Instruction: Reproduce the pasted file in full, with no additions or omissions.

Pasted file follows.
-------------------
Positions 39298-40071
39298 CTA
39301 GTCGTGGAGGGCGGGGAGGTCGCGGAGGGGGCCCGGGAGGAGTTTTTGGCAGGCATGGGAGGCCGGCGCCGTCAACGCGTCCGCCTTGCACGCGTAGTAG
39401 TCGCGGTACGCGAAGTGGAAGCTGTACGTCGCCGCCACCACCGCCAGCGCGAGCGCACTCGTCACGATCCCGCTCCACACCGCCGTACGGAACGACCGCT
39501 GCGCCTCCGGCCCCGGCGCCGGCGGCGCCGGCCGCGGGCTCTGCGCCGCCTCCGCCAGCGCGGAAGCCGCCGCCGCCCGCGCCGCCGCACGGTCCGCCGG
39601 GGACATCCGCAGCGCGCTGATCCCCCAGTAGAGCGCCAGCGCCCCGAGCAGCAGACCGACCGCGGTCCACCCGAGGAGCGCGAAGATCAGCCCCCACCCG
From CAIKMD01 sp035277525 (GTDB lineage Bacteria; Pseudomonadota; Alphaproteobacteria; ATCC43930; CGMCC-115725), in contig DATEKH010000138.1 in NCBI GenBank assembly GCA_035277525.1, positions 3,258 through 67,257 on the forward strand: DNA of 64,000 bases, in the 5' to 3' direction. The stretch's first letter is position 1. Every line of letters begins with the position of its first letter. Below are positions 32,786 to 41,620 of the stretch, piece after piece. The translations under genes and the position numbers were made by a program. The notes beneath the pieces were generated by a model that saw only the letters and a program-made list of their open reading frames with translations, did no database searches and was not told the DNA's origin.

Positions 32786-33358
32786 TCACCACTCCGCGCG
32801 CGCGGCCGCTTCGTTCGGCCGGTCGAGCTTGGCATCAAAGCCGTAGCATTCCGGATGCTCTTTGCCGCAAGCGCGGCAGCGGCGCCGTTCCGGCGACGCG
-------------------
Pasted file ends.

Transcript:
Positions 39298-40071
39298 CTA
39301 GTCGTGGAGGGCGGGGAGGTCGCGGAGGGGGCCCGGGAGGAGTTTTTGGCAGGCATGGGAGGCCGGCGCCGTCAACGCGTCCGCCTTGCACGCGTAGTAG
39401 TCGCGGTACGCGAAGTGGAAGCTGTACGTCGCCGCCACCACCGCCAGCGCGAGCGCACTCGTCACGATCCCGCTCCACACCGCCGTACGGAACGACCGCT
39501 GCGCCTCCGGCCCCGGCGCCGGCGGCGCCGGCCGCGGGCTCTGCGCCGCCTCCGCCAGCGCGGAAGCCGCCGCCGCCCGCGCCGCCGCACGGTCCGCCGG
39601 GGACATCCGCAGCGCGCTGATCCCCCAGTAGAGCGCCAGCGCCCCGAGCAGCAGACCGACCGCGGTCCACCCGAGGAGCGCGAAGATCAGCCCCCACCCG
From CAIKMD01 sp035277525 (GTDB lineage Bacteria; Pseudomonadota; Alphaproteobacteria; ATCC43930; CGMCC-115725), in contig DATEKH010000138.1 in NCBI GenBank assembly GCA_035277525.1, positions 3,258 through 67,257 on the forward strand: DNA of 64,000 bases, in the 5' to 3' direction. The stretch's first letter is position 1. Every line of letters begins with the position of its first letter. Below are positions 32,786 to 41,620 of the stretch, piece after piece. The translations under genes and the position numbers were made by a program. The notes beneath the pieces were generated by a model that saw only the letters and a program-made list of their open reading frames with translations, did no database searches and was not told the DNA's origin.

Positions 32786-33358
32786 TCACCACTCCGCGCG
32801 CGCGGCCGCTTCGTTCGGCCGGTCGAGCTTGGCATCAAAGCCGTAGCATTCCGGATGCTCTTTGCCGCAAGCGCGGCAGCGGCGCCGTTCCGGCGACGCG